HAGATNA, Guam -- A judge in the U.S. territory of Guam has ruled against a local businessman’s attempt to continue cockfighting despite a new American law banning it.
U.S. District Court of Guam Magistrate Judge Joaquin Manibusan Jr. denied Sefrey Linsangan's motion for a preliminary injunction against the new prohibition, the Pacific Daily News reported Friday.
Linsangan, described in court papers as a business owner involved in “gamefowl raising and competition" for 40 years, argued the ban was unconstitutional.
“It is not only part of his culture, custom and tradition but also a hobby, pastime, exercise and sport,” the lawsuit said.
President Donald Trump last year signed a law banning all animal fighting in the U.S. territories. The law took effect on Friday. Prior to the law, cockfighting had been illegal in the 50 states but not U.S. territories.
The judge wrote that Linsangan failed to show how the federal ban deprives him of “life, liberty, or property without due process of law.”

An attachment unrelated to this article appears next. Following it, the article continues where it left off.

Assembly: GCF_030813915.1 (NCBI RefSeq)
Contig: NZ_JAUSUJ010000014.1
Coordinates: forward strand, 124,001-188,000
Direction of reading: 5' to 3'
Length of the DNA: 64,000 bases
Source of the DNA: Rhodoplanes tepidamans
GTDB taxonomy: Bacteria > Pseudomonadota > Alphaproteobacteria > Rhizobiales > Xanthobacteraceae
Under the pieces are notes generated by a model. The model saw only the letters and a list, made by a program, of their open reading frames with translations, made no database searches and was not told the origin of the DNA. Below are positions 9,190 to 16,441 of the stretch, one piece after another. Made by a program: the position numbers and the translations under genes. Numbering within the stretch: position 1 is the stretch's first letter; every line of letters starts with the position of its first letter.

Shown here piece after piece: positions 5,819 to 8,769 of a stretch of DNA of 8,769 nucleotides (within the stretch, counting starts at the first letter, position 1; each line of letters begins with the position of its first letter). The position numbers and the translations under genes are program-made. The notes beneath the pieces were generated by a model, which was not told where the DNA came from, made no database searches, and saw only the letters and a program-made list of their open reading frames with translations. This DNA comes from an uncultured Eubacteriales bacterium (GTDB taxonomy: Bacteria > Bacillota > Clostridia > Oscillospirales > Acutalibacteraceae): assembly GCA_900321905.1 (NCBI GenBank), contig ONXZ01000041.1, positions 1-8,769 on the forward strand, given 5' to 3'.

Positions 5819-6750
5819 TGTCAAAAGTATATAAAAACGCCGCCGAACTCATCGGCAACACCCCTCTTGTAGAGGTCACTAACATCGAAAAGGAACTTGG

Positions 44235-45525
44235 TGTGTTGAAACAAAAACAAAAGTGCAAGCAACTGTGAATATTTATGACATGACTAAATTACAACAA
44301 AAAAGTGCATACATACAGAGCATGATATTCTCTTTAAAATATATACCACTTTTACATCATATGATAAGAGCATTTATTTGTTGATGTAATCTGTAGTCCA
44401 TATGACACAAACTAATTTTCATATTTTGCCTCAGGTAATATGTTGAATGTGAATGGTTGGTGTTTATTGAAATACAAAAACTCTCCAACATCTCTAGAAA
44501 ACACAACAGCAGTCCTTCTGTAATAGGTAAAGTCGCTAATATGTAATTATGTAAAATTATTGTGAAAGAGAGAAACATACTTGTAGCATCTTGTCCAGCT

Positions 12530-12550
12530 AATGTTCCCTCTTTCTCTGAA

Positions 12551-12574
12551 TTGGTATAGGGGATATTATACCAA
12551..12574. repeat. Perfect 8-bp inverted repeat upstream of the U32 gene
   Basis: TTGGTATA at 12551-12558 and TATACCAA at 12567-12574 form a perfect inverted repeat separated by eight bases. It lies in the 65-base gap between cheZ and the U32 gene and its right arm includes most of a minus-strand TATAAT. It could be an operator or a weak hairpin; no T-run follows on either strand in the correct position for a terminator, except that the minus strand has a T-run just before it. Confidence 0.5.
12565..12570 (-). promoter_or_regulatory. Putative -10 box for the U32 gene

He said Linsangan didn’t show that enacting the cockfighting ban discriminated against him or any person on account of his race, language or religion. Manibusan said the law applies uniformly throughout the 50 states and territories.
He said he sympathized with the argument that the people of Guam have been disenfranchised because the territory's residents aren’t allowed to vote for president, nor are they allowed to elect voting members of Congress.
"The remedy for such disenfranchisement lies within the political, not judicial, process," he wrote.
On Wednesday, Gov. Wanda Vázquez of Puerto Rico, another U.S. territory, signed a bill authorizing cockfighting in defiance of the federal ban.
The measure says it is legal for Puerto Rico to host cockfights as long as people don’t export or import cocks or any goods or services related to cockfighting.